"Count Down: How Our Modern World Is Threatening Sperm Counts, Altering Male and Female Reproductive Development, and Imperiling the Future of the Human Race"
A Zoom Conversation with co-author Stacey Colino '85
Major research completed in 2017 found that over the past four decades, sperm levels among men in Western countries have dropped by more than 50 percent. This conclusion came after examining 185 studies involving close to 45,000 healthy men. The result sent shockwaves around the globe—but the story didn’t end there. It turns out sexual development is changing in broader ways, for both men and women and even other species, and that the modern world is on pace to become an infertile one.
How and why could this happen? What is hijacking our fertility and our health? Stacey Colino will discuss the key findings that she and co-author Shanna Swan shared in Count Down Count Down: How Our Modern World Is Threatening Sperm Counts, Altering Male and Female Reproductive Development, and Imperiling the Future of the Human Race (order here), revealing what researchers have learned about how both lifestyle and chemical exposures are affecting our fertility, sexual development and general health as a species. The book engagingly explains the science and repercussions of these worldwide threats and provides simple and practical guidelines for effectively avoiding harmful chemical goods (from water bottles to shaving cream), both as individuals and societies.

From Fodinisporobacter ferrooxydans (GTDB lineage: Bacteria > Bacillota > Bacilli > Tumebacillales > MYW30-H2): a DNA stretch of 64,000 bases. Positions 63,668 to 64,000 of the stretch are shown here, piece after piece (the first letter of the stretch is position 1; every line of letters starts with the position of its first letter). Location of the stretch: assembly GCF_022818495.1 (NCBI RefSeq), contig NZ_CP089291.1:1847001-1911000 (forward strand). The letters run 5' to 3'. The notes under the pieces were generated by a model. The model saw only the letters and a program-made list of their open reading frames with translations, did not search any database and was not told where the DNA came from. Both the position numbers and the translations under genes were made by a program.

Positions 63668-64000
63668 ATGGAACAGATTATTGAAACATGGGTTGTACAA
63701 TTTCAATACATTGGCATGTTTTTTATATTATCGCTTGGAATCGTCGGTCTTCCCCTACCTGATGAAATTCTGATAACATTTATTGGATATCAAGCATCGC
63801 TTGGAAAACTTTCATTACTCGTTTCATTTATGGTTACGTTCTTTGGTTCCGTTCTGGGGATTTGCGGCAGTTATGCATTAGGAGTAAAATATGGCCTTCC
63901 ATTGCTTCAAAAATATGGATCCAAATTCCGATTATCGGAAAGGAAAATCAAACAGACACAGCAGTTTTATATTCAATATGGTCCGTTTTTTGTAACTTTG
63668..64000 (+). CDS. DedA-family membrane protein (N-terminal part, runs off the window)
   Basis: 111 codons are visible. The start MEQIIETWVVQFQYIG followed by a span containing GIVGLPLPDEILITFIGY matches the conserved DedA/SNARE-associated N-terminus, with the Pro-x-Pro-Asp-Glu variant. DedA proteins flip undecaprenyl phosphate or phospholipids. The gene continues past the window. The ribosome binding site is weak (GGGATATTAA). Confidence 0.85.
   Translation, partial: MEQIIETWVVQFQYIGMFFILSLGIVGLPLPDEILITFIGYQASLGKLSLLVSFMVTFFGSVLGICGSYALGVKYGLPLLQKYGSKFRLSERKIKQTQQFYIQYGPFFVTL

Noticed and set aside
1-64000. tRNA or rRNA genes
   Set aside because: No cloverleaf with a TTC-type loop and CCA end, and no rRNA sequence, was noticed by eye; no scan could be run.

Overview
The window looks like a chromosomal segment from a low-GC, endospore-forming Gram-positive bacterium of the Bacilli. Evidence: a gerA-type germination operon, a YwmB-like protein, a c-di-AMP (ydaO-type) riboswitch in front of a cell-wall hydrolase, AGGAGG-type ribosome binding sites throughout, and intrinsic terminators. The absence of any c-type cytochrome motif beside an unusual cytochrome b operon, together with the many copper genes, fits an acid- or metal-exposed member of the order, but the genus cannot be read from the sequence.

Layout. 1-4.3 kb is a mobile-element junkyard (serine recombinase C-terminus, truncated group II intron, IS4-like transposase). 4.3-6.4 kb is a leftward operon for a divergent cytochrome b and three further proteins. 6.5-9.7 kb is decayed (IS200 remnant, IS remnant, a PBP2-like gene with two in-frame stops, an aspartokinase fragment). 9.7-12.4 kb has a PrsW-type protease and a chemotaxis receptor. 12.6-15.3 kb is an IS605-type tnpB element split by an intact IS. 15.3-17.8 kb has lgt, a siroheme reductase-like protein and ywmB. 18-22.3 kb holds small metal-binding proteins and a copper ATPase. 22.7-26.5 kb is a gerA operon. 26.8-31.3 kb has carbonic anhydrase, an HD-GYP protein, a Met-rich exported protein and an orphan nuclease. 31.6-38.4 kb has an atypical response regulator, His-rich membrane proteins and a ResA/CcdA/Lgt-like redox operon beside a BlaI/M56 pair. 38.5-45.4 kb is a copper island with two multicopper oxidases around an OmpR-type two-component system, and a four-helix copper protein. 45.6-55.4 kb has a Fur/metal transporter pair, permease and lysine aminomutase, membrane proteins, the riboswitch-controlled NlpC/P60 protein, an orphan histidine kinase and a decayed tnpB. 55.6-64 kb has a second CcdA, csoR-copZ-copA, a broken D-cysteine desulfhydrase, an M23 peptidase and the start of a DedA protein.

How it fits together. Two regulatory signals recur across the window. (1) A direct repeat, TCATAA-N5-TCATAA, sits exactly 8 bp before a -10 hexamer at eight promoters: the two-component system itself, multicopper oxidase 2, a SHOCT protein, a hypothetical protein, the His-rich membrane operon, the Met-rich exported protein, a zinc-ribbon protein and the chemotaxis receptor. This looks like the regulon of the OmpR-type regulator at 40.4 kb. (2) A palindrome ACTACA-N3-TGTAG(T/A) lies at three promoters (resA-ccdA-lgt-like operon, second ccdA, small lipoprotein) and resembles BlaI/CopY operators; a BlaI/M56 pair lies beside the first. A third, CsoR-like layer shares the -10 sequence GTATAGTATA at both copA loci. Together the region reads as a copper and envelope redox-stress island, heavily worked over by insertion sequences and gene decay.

Stacey Colino ’85 is an award-winning health, wellness, and science writer. She specializes in writing about health, psychology, nutrition, and fitness for national publications such as The Washington Post wellness section, National Geographic, Time, U.S. News & World Report, Real Simple, Prevention, Shape, Parents, Cosmopolitan, and Good Housekeeping, and has written or contributed to a dozen books. She majored in English at Oberlin, and holds an M.S. in Journalism from Northwestern University.
For further information, contact Clyde Owan ’79 at: firstname.lastname@example.org.